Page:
Voters on Saturday overwhelmingly rejected a constitutional amendment that would allow out-of-state residents to serve on the LSU Board of Supervisors and three other higher education boards.
Voters said "no" to the proposal by 76%, or 385,656 out of 504,307 votes cast statewide. Only 15% of Louisiana's 3 million registered voters participated.
The proposal was the lone constitutional amendment on the ballot after voters decided seven in the Nov. 3 general election.
Also covered under the plan are the boards of supervisors for the Southern University, the University of Louisiana System and the Louisiana Community and Technical College systems.
All four boards have 15 members, including two from each of the state's six congressional districts and three at-large members.
Voters on Saturday will decide a constitutional amendment that would allow out-of-state residents to serve on the LSU Board of Supervisors and…
The amendment would allow up to two of those three at-large members to be out-of-state residents. Members are named by the governor.
Sen. Cleo Fields, D-Baton Rouge, who sponsored the proposal in the Legislature, said he did so because of earlier problems getting Lod Cook added to the LSU Board of Supervisors.
Cook, who died earlier this year, was an LSU alumnus and chairman of the board of the oil firm ARCO.
Whether he was in the backwoods of Louisiana, looking down from skyscrapers in Los Angeles or in the stands of Tiger Stadium, Lodwrick Cook, t…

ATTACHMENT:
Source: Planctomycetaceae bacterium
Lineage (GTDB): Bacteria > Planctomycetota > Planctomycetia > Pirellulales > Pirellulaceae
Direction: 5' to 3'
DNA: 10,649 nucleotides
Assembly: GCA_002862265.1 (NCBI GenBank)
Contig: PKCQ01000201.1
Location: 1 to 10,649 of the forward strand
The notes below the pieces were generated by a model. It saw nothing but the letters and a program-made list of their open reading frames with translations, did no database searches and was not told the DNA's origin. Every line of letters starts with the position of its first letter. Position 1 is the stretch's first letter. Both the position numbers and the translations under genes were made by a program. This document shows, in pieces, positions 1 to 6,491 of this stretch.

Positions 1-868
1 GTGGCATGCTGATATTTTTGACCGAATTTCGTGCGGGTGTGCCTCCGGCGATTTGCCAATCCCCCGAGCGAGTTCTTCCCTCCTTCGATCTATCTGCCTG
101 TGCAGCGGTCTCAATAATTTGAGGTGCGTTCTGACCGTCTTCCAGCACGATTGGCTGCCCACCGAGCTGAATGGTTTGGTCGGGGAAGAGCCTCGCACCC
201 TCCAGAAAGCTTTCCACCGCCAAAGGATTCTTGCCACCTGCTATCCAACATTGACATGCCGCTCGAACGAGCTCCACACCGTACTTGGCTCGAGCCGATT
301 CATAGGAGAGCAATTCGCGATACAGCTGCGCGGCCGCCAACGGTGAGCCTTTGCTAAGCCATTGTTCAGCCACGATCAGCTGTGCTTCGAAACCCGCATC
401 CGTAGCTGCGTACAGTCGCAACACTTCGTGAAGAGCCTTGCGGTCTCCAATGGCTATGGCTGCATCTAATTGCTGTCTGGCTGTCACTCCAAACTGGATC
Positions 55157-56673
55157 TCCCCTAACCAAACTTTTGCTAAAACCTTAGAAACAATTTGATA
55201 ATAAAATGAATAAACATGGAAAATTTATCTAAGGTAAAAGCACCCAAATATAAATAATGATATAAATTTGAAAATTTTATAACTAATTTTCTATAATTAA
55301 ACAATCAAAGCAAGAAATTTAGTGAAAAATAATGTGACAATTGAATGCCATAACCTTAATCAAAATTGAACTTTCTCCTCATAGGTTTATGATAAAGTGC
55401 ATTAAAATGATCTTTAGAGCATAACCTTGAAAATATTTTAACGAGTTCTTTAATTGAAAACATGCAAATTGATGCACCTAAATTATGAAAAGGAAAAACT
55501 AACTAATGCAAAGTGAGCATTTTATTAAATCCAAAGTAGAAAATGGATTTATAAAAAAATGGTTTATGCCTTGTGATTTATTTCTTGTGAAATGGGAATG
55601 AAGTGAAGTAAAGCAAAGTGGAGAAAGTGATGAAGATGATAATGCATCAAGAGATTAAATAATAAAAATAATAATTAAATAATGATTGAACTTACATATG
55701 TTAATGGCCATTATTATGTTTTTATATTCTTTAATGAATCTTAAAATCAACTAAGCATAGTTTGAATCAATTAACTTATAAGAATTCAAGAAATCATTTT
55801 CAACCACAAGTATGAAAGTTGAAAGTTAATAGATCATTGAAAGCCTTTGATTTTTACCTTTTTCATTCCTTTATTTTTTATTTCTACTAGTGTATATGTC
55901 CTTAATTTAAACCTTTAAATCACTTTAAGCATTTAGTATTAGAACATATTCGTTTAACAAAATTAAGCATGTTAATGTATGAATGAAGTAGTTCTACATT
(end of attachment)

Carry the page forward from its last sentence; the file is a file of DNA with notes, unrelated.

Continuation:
Fields learned Cook could not serve on the LSU panel because he was not a state resident, which prompted his push for the change.
The legislation that authorized the amendment breezed through the Legislature without a dissenting vote.
Fields said 30 other states allow nonresidents to serve on their higher education governing boards.
The Council for a Better Louisiana, which endorsed the proposal last week, said the National Association of Governing Boards of Universities and Colleges views allowing out-of-state residents to serve on college boards as a best practice and "doing so can provide institutions with access to individuals with important expertise."
"Given the fact that there are many alumni of Louisiana universities living across the country who might be able to offer unique expertise and tap into larger networks of financial support for higher education CABL believes this amendment deserves support," the group said in a short commentary on the amendment.
The legislation was called the Lod Cook Act.
No organized opposition to the plan surfaced ahead of the vote.